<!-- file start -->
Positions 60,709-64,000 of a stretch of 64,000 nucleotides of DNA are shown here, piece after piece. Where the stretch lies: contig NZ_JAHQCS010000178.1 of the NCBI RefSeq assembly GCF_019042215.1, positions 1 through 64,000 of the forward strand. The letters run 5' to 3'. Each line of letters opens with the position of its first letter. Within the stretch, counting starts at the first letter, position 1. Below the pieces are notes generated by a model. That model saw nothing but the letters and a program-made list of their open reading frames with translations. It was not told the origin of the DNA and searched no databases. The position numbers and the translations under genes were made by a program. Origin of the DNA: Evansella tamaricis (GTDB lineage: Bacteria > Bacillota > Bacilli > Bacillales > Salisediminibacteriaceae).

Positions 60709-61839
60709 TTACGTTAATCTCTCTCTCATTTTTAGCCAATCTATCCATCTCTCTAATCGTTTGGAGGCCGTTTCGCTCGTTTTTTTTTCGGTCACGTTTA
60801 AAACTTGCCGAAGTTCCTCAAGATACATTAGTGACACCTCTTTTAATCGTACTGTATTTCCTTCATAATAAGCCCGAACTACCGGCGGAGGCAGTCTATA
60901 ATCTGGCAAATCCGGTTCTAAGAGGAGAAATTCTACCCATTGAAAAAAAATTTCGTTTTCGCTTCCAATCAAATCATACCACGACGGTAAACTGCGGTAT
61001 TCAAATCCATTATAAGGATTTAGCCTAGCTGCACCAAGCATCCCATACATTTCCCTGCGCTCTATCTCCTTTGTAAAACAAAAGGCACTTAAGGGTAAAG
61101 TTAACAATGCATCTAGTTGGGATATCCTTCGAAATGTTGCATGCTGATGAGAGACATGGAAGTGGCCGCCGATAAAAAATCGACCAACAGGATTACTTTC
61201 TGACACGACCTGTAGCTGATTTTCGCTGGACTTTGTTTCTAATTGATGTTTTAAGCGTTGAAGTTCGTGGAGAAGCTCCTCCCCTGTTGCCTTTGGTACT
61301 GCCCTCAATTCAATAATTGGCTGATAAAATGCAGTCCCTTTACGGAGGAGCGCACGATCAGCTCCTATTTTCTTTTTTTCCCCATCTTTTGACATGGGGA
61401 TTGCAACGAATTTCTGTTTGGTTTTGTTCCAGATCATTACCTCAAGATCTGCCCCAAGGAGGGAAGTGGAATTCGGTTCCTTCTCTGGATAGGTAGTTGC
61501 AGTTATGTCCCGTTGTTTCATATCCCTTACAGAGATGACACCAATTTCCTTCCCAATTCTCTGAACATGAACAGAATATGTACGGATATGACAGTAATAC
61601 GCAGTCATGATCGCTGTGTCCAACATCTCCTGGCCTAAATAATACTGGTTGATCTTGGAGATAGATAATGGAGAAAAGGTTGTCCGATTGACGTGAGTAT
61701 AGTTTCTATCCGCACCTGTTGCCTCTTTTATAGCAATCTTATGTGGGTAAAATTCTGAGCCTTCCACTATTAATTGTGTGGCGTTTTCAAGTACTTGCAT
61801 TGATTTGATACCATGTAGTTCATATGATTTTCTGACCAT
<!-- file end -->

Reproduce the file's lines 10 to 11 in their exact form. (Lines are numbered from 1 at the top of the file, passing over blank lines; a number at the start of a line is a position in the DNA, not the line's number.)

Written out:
61401 TTGCAACGAATTTCTGTTTGGTTTTGTTCCAGATCATTACCTCAAGATCTGCCCCAAGGAGGGAAGTGGAATTCGGTTCCTTCTCTGGATAGGTAGTTGC
61501 AGTTATGTCCCGTTGTTTCATATCCCTTACAGAGATGACACCAATTTCCTTCCCAATTCTCTGAACATGAACAGAATATGTACGGATATGACAGTAATAC